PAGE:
championship and Roger Federer won a remarkable 15th men’s Grand Slam Title on the center court of Wimbledon in London, England. The winners of these events are
not the only focused athletes performing at their best, which was proved hit after hit by Andy Roddick who came in a very close second place in the men’s tennis.  

As the tennis came to a close, the Tour de France began, with some of the fittest cyclist in the world coming together to prove they are the fastest sprinters, the best
mountain climbers, and the most focused riders over a grueling 3 weeks of racing. Lance Armstrong is back on his bike, surrounded by an amazing team including Levi
Leipheimer, Alberto Contador and many other amazing athletes.

Not only have most of them found their element that they excel in, but they have expanded past their primary focus. The Williams sisters have gone to school to make sure
that they have expanded their personal interests in fashion, languages and business. Roger Federer speaks several languages fluently and will soon become a new father.
They all have foundations they have created and causes they believe in, but the most famous is the 7 time Tour de France winner, Lance Armstrong, who has a goal of
raising awareness about cancer eradication with his foundation called Livestrong  ( We have both participated in Livestrong events several times! Also,
all the aforementioned athletes have competed in the Olympics, and most went home with medals.

Each of these competitors has trained since they were very young to achieve a single goal of being the best they can be in their chosen field. They didn’t just train their
bodies, they trained their brains to be disciplined enough to follow a path. All of these athletes have been accused of drug use (called doping) more times than they can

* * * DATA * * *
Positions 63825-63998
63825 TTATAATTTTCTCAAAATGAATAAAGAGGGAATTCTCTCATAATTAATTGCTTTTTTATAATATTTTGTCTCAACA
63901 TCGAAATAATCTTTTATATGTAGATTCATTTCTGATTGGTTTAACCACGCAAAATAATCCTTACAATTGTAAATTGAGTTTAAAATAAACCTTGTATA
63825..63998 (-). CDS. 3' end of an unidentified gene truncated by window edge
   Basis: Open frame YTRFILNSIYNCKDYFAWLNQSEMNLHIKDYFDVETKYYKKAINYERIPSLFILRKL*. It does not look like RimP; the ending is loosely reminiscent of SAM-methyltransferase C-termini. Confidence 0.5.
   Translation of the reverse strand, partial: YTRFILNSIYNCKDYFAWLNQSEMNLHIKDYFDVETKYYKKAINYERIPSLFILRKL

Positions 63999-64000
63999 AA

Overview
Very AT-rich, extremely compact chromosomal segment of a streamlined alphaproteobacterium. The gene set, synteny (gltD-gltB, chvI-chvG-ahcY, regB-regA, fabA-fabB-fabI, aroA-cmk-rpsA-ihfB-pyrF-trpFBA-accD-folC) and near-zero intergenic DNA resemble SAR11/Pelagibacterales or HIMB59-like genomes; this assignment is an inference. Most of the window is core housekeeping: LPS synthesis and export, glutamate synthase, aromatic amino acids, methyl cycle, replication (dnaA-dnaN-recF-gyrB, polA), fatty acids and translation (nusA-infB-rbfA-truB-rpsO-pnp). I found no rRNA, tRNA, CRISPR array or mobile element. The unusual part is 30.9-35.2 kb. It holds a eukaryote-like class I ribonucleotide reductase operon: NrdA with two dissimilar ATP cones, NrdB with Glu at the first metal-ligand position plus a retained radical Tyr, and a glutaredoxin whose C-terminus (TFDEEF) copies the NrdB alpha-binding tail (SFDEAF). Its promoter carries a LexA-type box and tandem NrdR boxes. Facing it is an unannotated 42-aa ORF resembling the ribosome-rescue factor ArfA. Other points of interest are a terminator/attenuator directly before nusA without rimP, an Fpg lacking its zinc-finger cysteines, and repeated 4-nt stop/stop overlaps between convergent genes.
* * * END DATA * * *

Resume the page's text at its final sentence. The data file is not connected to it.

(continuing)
count and passed many, many drug tests to get here. Does this mean that they will never have an incident of drug use or never become an addict? Nobody can predict what
choices these people will make for themselves in the future, but what is obvious is that they have worked extremely hard to make it happen and to be drug free.

These examples of success are people who found something they loved, set a goal, made a plan, and executed that plan. It’s that simple! Anyone can do it, they just have to
find one thing that they love and make it happen. You don’t have to achieve greatness on the world stage, you just have to set a goal and make it happen. I have several
goals: to make a great chocolate chip cookie, to finish my Ph.D, to be an active parent and to go on another big Disney Cruise. I calculate and recalculate over and over
how to meet these goals with charts, plans and dates while trying to jump over all of life’s obstacles that are thrown at me each day. My daughter has a “dream board,”
with pictures of snapping her fingers, doing a cartwheel, and whistling. Jonathan will ride a 125 mile bike ride on his “Tour of Southern California” goal this summer. You
can do it, and you can teach your children and students how to do it, just set one little goal today and then take that first step down the path to unlimited achievement.

California Has An Opportunity To Reduce Teen Smoking, Let’s Not Waste It.

The other day I was writing about the upcoming bill in the CA legislature that will raise the tax on a pack of cigarettes by $1.50 per pack. One of the more important effects